This little movie is going to have a hard time being discovered due to the title’s close proximity to a recent Netflix romcom and the director sharing his name with a world-famous UFC fighter.
Jon Jones the filmmaker has quite the history of directing television including the miniseries The Diary of Anne Frank and the opening episodes of Mr Selfridge. Last Summer marks his theatrical feature debut and there’s little to remark about it except that it’s remarkably boring.
Following four lads in West Wales during a long summer in the 1970s, this Stand By Me-esque drama begins like a reverse Martyrs – the first of several films we’re reminded of, to the detriment of our engagement with the scene in view – where one boy’s father murders his wife and starts shooting at the kids before turning the shotgun on himself.
The boys escape unharmed (physically, at least) and the ensuing narrative entails them dealing with the aftermath when social services get involved, parents threaten to send some of them to Swansea and their beloved dog Rex goes on the loose, all tearing the fabric of their friendship. Jones’s screenplay is allergic to plot, preferring to focus on character but his portrait of youth is skeletally drawn.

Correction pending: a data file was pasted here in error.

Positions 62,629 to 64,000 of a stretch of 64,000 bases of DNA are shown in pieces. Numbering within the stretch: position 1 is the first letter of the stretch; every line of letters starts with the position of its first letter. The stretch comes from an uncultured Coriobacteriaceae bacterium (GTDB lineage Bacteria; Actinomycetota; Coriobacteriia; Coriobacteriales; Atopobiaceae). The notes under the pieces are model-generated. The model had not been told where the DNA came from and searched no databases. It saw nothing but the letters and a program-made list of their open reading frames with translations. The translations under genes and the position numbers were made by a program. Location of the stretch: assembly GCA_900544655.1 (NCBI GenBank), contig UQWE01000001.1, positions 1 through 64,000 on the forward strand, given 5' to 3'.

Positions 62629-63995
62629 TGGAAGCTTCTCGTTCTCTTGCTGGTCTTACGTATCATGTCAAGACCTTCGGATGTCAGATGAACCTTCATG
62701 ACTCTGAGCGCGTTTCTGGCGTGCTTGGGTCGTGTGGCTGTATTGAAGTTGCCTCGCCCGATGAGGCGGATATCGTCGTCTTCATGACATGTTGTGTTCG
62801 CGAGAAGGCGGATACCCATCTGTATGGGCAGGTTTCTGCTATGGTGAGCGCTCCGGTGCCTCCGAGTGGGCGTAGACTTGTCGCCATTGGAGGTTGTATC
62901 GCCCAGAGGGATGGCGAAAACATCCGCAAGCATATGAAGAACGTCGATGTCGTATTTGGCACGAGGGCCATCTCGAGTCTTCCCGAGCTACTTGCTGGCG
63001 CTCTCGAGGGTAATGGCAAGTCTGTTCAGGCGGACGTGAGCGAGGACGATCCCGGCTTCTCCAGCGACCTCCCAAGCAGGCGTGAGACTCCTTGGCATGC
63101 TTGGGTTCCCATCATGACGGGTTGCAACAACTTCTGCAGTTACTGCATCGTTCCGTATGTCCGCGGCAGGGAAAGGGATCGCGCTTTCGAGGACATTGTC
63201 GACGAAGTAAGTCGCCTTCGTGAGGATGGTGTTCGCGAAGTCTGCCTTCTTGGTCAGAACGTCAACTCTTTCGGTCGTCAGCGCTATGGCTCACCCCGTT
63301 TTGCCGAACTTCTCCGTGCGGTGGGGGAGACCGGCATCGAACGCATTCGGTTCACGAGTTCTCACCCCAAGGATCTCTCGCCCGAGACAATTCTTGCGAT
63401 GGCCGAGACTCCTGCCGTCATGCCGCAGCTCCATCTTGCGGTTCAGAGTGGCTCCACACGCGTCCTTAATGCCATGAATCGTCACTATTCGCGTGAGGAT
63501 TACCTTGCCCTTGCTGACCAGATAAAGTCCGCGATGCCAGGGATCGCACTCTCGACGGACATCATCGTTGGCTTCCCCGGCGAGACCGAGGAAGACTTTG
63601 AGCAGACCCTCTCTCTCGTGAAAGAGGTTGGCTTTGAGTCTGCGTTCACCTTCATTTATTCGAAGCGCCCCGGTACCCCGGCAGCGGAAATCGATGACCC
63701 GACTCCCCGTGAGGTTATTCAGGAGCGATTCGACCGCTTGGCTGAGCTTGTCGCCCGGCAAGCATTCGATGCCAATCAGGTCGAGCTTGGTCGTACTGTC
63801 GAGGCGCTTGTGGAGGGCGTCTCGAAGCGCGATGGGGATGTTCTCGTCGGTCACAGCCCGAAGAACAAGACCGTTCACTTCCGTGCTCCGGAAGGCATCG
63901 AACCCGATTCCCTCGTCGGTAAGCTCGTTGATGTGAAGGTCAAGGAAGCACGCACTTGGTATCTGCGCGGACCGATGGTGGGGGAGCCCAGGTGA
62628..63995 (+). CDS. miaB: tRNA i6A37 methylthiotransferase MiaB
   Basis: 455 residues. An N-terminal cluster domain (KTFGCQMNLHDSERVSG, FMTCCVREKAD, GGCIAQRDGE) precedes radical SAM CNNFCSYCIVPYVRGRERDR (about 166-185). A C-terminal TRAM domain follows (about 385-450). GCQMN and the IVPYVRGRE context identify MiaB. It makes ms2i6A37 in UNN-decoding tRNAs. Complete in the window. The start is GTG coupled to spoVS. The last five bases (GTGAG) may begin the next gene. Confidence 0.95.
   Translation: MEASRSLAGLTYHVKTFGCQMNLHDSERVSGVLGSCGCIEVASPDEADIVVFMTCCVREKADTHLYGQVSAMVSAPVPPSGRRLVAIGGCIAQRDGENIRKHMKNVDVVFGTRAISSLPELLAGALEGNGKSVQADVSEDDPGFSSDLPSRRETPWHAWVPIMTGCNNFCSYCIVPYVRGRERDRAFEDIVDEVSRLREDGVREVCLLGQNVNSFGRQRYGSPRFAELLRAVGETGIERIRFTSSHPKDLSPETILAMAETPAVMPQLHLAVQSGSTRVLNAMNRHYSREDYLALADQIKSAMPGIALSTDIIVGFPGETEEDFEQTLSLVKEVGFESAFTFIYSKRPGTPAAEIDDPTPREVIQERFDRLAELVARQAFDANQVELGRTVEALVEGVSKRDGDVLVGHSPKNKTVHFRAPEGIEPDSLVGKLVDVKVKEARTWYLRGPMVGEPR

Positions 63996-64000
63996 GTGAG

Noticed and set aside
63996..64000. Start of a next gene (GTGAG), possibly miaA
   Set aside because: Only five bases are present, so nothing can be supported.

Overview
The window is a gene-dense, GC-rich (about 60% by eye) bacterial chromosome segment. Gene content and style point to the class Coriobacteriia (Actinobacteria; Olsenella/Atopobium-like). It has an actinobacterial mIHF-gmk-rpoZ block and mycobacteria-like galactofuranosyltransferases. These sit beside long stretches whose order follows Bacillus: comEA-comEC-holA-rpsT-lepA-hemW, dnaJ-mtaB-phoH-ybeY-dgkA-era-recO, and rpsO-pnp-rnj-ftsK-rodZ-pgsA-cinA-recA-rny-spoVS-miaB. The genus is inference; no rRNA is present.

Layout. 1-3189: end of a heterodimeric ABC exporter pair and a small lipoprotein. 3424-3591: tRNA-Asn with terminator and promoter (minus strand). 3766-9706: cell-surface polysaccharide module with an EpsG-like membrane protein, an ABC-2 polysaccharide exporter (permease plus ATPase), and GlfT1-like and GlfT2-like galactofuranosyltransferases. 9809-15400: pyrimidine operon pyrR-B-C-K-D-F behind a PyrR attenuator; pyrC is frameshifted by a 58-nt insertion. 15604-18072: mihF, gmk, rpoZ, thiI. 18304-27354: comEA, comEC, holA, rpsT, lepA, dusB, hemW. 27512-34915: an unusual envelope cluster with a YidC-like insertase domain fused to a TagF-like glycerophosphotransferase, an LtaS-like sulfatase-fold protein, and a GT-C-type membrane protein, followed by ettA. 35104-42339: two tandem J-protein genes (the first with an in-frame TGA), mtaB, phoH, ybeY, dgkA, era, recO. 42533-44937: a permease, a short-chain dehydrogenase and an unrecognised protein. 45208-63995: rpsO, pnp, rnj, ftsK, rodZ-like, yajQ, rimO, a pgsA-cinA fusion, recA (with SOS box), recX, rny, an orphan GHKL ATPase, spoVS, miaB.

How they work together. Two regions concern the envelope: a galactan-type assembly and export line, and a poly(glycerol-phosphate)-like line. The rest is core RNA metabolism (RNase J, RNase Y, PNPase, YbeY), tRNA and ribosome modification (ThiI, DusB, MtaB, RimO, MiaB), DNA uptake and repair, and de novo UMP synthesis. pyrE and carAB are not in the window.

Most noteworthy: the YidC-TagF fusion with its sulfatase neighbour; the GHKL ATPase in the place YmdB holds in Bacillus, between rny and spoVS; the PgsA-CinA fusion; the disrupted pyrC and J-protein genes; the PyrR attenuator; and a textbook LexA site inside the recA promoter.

However, there is one character with some meat on his bones and that’s the troubled Kev (Steffan Cennydd), who’s involved with the copper Yvonne (Ruth Ollman) and most impacted by the scenario, which is otherwise seen through the eyes of alienated ten-year-old Davy (Noa Thomas). There are fine performances from the debuting actors, if none outstanding. It’s hardly credible that the next Matthew Rhys or Anthony Hopkins is within this crop of young Welsh talent but that’s ok as long as none of them become the new John Rhys-Davies.
Jones’s first cinematic foray is competently shot and edited but has none of the magic of the theatrical experience, whether that’s inspiration, shock, relatability or any other emotional purpose. Last Summer feels like the vision of a filmmaker wanting to make a story about his youth for personal catharsis rather than to fulfil the potential of the medium in any way.
Quite frankly, it won’t be too bad if this film gets lost in between similar search terms on Google. All movies have value to someone, somewhere, and it’s likely Last Summer will be worthwhile to those who have run out of Zopiclone tablets.
Last Summer is released in select cinemas on 7th June 2019.
Watch the trailer for Last Summer here: